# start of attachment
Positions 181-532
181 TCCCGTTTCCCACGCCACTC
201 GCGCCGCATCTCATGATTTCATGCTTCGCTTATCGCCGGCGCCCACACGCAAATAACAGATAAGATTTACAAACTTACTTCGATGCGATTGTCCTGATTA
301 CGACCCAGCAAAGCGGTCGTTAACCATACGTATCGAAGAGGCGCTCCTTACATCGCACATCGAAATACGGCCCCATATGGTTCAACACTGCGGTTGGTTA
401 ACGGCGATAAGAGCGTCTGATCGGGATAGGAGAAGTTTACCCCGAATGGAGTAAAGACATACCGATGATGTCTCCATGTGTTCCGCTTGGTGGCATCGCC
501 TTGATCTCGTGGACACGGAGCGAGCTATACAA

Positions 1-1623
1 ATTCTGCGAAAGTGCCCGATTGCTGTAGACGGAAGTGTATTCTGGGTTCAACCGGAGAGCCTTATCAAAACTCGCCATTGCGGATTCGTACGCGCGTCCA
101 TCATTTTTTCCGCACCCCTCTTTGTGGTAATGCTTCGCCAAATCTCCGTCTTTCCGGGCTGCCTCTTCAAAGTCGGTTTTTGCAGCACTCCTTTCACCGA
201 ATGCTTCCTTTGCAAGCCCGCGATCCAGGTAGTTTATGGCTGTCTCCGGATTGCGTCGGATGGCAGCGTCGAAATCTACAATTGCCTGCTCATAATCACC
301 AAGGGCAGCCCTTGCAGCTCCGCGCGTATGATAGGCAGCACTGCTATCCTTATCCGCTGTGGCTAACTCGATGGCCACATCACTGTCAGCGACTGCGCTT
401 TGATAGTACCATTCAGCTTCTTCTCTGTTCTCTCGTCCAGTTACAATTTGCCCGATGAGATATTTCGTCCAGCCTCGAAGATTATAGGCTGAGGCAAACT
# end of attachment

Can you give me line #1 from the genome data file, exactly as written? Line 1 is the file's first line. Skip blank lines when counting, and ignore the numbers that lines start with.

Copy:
Positions 181-532